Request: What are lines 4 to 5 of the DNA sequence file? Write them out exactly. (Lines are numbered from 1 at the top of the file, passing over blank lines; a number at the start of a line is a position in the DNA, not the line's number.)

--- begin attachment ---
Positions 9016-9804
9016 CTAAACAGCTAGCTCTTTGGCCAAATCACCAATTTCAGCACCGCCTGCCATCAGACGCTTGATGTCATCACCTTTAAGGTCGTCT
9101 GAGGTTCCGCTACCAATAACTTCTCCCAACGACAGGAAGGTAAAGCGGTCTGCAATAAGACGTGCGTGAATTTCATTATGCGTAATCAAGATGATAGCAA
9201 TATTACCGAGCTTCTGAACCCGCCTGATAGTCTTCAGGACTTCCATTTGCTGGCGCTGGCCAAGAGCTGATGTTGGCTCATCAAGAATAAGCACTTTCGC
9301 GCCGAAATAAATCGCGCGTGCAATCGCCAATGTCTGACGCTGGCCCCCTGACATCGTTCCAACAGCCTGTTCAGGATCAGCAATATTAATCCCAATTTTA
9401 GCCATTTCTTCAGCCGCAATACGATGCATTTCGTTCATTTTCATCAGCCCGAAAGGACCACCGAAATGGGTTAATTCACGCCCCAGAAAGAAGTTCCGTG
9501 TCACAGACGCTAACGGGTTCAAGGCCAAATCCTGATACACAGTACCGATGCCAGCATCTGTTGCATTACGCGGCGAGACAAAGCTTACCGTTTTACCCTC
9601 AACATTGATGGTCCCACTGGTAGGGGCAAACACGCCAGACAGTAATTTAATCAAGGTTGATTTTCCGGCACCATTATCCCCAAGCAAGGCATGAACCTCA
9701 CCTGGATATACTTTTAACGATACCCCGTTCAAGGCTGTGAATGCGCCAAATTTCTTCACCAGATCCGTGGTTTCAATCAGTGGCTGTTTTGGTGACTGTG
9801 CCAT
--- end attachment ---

9201 TATTACCGAGCTTCTGAACCCGCCTGATAGTCTTCAGGACTTCCATTTGCTGGCGCTGGCCAAGAGCTGATGTTGGCTCATCAAGAATAAGCACTTTCGC
9301 GCCGAAATAAATCGCGCGTGCAATCGCCAATGTCTGACGCTGGCCCCCTGACATCGTTCCAACAGCCTGTTCAGGATCAGCAATATTAATCCCAATTTTA